Final Drive Motor Preventive Maintenance
Based on our own experience here at Texas Final Drive, the maintenance for final drives can be broken into four key tasks. When these tasks are performed as recommended, they will greatly extend the life of your final drive, keep your equipment running, and save you money. Let's see what these four tasks are ...
The Shop Talk blog has several other posts you might be interested in, including these:
- The Very Real Dangers of Reactive Maintenance of Final Drives
- Final Drives: Remanufactured versus Rebuilt
- 7 Quick Tips for Skid Steer Maintenance in Extreme Weather
Task #1: Checking the Gear Oil
Experts say you should check the gear oil level in your final drive about once every 100 hours of operation. Here are some guidelines on how to do that:
- When you look at the cover plate of your final drive or travel motor, you should notice two or three plugs. Arrange your final drive so that one plug is at the 12 o’clock position and the other plug is at the 3 o’clock position, as shown in the image.
- Carefully remove any debris, dirt, mud, sand, soil, etc. from around the plugs so that the gear oil isn’t contaminated as you remove the plugs.
- Remove both plugs slowly. You may need to strike the plugs with a hammer to loosen them. Keep in mind that the upper plug is for venting purposes and the lower plug is level with the ideal amount of gear oil needed.
- If the drive has sufficient gear oil, the oil will be level with the 3 o’clock opening, with just a small amount draining out. If the gear oil is low, then you need to add additional oil through the 12 o’clock opening until it begins to run out at the 3 o’clock opening.
- Once you have finished topping off the oil, replace both plugs.
A good rule of thumb for topping off the gear oil in a final drive is "half full is full."
Task #2: Changing out the Gear Oil
You should change out the gear oil (also known as gear lube) at least once a year. It’s best to do this when the oil is warm because it will be much easier for it to drain out. Here are the steps needed to change out the gear oil:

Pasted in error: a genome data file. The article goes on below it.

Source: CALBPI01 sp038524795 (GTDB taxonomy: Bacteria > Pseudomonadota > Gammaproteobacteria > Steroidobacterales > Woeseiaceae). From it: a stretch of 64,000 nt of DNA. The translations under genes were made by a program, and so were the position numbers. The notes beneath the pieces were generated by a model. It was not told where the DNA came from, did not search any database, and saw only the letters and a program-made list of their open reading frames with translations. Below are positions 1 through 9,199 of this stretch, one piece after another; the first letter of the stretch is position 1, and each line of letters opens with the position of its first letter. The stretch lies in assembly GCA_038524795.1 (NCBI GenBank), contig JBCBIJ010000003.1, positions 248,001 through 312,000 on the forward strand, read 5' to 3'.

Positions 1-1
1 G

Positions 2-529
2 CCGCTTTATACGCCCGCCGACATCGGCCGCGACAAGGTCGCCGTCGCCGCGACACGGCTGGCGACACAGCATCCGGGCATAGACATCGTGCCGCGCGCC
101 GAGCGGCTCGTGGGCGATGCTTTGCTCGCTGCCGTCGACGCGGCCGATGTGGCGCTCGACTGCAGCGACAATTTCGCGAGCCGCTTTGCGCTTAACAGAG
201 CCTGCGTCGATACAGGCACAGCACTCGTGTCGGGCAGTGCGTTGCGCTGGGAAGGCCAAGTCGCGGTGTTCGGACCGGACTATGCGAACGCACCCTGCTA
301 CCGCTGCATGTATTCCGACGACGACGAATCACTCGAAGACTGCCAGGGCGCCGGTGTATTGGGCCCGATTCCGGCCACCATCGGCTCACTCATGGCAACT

- Arrange the final drive so that the plugs are in the 3 o’clock and the 6 o’clock position. The 3 o’clock opening is for venting while the 6 o’clock opening will allow the oil to drain out.
- As before, clean out any debris from around the plugs and remember that you may need to strike the plugs with a hammer to loosen them. Remove both plugs, starting with the bottom plug first and then slowly removing the top plug.
- As the oil is drained out from the plug in the 6 o'clock position, make sure there are no metallic shavings or metal flakes in the oil. The presence of metal in the oil is indicative of a problem inside the gear hub which means your final drive needs to be serviced.
- When you are ready to add the fresh gear oil, arrange the final drive so that the openings are in the 12 o’clock and 3 o’clock position.
- Add fresh gear oil through the 12 o’clock opening until it begins to run out the 3 o’clock opening. DO NOT mix different types of oil.
- Once you’ve finished adding the oil, replace the plugs.
Task #3: Checking the Case Drain Filter
About 90% of final drives and travel motors are going to have a case drain filter. The case drain filter is on the return line to the hydraulic tank, and its purpose is to filter out impurities from the hydraulic fluid as it leaves the travel motor.
If this filter is not checked/changed on a regular basis, it can become clogged, causing a tremendous pressure build-up in the travel motor, and eventually catastrophic damage.
To check the case drain filter, you start by locating the case drain line. It will be a small line next to the in and out hydraulic lines. Follow the line until you encounter the filter, which typically looks like an aluminum canister about 3.5” long and about 1.25” in diameter.
Remove the filter from the drain line, plug the drain lines to avoid ootential contamination and loss of hydraulic fluid, and then inspect the filter. To inspect the filter, unscrew the hex nut and pull out the tapered sintered-bronze filter element as well as the springs that are holding it in place. If the filter element is no longer bronze colored, it needs to be replaced.
Task #4: Looking for Leaks
Leaks can be detected quickly if the operators practice a daily walkaround. There are two types of leaks on a final drive: a hydraulic leak and a gear oil leak. Gear oil leaks can be detected by checking for oil behind the sprocket or dripping on the tracks in a tracked machine. A gear oil leak is usually tied to the mechanical face seal (aka, duo cone seal or floating face seal) and needs to be addressed ASAP.
Hydraulic leaks involve a very thin fluid (the consistency of brake fluid) that comes from either a leaking hose (which is a relatively easy fix) or a problem in the hydraulic portion of your final drive. If it isn’t due to a leaking hose, it is most likely a clogged case drain filter. Note that if you find an excessive amount of fluid leaking, its probably going to be hydraulic fluid because there are only a few quarts of gear oil in a final drive.
There are four primary maintenance tasks for a final drive that, when performed as regularly, can literally save you thousands of dollars in repairs:
- checking and changing the gear oil
- checking the case drain filter
- regularly checking for leaks